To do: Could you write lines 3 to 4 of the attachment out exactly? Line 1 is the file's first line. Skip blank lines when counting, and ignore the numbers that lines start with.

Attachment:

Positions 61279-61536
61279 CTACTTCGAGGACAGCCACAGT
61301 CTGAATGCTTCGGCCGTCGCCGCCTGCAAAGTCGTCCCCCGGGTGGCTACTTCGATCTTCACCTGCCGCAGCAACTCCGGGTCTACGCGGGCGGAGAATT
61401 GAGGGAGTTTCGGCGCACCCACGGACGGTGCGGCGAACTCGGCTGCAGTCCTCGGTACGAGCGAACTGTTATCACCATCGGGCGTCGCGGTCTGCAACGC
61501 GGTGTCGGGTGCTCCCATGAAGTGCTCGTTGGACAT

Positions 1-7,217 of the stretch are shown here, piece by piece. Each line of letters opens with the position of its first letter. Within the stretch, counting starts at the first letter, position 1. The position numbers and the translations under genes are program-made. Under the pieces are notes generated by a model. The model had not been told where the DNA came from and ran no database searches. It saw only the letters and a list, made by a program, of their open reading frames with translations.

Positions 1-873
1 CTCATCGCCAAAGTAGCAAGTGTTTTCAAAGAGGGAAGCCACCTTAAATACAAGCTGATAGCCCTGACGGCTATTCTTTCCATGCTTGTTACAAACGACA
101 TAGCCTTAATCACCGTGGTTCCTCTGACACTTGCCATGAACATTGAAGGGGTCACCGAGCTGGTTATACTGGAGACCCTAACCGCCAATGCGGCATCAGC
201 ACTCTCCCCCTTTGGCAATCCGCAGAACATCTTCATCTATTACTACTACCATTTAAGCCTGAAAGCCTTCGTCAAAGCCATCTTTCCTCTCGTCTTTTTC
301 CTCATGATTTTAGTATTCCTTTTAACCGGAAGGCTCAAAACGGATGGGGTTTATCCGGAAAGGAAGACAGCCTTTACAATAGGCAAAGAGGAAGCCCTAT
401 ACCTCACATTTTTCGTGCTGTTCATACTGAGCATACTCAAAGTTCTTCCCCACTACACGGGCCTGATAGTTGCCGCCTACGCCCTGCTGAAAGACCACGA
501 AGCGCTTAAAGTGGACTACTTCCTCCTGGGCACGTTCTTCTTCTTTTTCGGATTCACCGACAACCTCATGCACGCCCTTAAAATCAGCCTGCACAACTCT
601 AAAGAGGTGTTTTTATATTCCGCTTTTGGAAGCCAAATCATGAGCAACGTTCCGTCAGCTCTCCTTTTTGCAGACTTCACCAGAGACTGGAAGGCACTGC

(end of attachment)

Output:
61301 CTGAATGCTTCGGCCGTCGCCGCCTGCAAAGTCGTCCCCCGGGTGGCTACTTCGATCTTCACCTGCCGCAGCAACTCCGGGTCTACGCGGGCGGAGAATT
61401 GAGGGAGTTTCGGCGCACCCACGGACGGTGCGGCGAACTCGGCTGCAGTCCTCGGTACGAGCGAACTGTTATCACCATCGGGCGTCGCGGTCTGCAACGC